1.) WHAT IS THE JONES ACT?
The Jones Act, also known as the Merchant Marine Act of 1920, is a federal law enacted by Congress that provides protection to persons who are members of the crew of a ship or vessel. The Jones Act governs the liability of vessel operators and marine employers for the work-related injury or death of an employee.
If you were a crewman on a boat or vessel and were injured while at work, you may be entitled to compensation for your injuries under the Jones Act. Unlike Workers Compensation, in order for a worker to recover under the Jones Act, a worker must prove negligence or fault on the part of the vessel’s owners, operators, officers, and/or fellow employees or by reason of any defect in the vessel, its gear, tackle, or equipment.
2.) WHAT DOES THIS MEAN?
If you are injured while working on, over or around a navigable waterway, it is critical that you contact an attorney who is familiar with the Jones Act to review your case. Many attorneys are unfamiliar with the nuanced provisions of the Jones Act and may inadvertently file your claim as a Workers Compensation case, limiting the value of your potential recovery.
3.) WHY DO I NEED AN ATTORNEY?
Maritime employers understand the Jones Act and have trained employees and attorneys working to protect the employer from the moment you get hurt. Quite often they will try to control your medical care and treatment to reduce their exposure and limit your recovery. They will assign you a case manager or nurse who is really hired to protect them, not you. Know your rights, protect yourself, and consult an experienced Jones Act/Maritime attorney immediately. If you or a loved one has been injured, call us at 314-588-8000 for a free consultation.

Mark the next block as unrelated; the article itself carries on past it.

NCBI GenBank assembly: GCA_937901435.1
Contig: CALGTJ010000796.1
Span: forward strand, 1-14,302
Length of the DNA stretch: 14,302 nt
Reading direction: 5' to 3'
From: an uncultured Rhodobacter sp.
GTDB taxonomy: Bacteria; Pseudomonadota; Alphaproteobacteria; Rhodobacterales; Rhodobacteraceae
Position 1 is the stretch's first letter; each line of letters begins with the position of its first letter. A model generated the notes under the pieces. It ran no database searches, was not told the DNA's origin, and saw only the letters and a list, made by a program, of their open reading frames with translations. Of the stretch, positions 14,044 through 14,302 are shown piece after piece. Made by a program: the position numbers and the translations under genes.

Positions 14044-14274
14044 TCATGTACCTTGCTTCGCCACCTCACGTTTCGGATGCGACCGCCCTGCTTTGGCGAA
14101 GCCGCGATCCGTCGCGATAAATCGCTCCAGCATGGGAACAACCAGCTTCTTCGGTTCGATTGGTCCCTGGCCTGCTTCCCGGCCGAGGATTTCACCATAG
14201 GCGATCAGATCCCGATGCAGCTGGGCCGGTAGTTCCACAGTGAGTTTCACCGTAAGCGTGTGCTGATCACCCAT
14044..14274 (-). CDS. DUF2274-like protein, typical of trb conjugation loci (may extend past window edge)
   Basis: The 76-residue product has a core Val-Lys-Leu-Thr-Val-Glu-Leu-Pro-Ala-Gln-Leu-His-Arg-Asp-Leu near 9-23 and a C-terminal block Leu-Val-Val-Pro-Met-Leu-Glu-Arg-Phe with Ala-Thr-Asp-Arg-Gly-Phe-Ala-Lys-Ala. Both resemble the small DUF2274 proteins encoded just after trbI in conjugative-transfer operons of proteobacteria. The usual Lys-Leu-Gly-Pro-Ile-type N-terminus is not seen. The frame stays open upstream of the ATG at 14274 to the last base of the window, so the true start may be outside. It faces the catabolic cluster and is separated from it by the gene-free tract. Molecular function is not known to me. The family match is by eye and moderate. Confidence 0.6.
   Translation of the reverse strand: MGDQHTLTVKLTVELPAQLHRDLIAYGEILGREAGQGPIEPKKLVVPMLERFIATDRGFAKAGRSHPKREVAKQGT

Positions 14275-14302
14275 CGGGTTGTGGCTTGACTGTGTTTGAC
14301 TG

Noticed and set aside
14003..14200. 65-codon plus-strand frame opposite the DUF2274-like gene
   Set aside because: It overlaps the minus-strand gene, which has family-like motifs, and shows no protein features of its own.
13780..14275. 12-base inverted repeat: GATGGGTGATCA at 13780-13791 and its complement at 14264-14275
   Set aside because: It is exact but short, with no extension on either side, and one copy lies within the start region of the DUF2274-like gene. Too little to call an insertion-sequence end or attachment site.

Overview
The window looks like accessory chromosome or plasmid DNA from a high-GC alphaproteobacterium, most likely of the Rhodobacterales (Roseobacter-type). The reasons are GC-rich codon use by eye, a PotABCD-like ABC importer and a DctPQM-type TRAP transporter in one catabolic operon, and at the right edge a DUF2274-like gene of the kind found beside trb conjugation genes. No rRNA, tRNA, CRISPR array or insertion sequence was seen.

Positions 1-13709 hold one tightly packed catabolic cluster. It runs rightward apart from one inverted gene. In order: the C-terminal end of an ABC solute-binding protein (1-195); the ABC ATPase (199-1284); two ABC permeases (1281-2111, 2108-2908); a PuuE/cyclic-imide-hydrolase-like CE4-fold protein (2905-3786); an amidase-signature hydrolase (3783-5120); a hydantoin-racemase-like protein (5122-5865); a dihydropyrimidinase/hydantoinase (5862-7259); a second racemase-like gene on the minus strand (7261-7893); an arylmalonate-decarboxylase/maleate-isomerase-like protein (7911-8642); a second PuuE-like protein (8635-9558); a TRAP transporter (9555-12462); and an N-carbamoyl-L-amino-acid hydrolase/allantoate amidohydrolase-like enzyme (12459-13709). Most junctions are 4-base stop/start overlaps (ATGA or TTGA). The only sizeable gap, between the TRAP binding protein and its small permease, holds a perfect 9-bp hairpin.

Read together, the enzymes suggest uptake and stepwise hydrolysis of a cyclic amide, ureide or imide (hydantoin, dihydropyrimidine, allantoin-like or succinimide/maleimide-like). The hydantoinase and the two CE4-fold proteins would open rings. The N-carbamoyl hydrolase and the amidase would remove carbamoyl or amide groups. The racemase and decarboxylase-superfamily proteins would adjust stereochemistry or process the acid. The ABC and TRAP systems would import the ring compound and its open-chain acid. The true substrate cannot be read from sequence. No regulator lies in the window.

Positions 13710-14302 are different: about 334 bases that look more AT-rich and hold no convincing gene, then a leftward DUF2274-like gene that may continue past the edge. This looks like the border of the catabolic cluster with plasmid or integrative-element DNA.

4.) WHO IS COVERED UNDER THE JONES ACT?
The Jones Act is a federal law that protects sailors or seaman. Although the Jones Act does not define the terms, it specifically includes people working on the inland rivers of the United States. The United States Supreme Court has generally defined a sailor or seaman as one contributes to the function of the vessel or to the accomplishment of its mission, and one who has a connection to a vessel in navigation that is substantial in both duration and nature. Put simply, a worker must spend at least 30 percent of his time in service of a vessel in navigation. However, it is not necessary that the worker assist in the actual navigation. In recent developments, courts have extended coverage under the Jones Act to barge cleaners, barge welders, dredge crews, platform and rig workers, and iron workers and laborers working off barges for highway and bridge construction, among others.
5.) AM I COVERED BY WORKERS COMPENSATION TOO?
Very simply, if you qualify as a sailor or seaman NO and you don't want to be. This is true because your potential recovery under the Jones Act is much greater.
6.) CAN I FILE A CLAIM FOR EXPOSURE TO ASBESTOS OR BENZENE EXPOSURE?
7.) HOW LONG DO I HAVE TO FILE A CLAIM?
You have three years from the time you became aware of your injuries and knew or should have known that you injuries were related to your employment.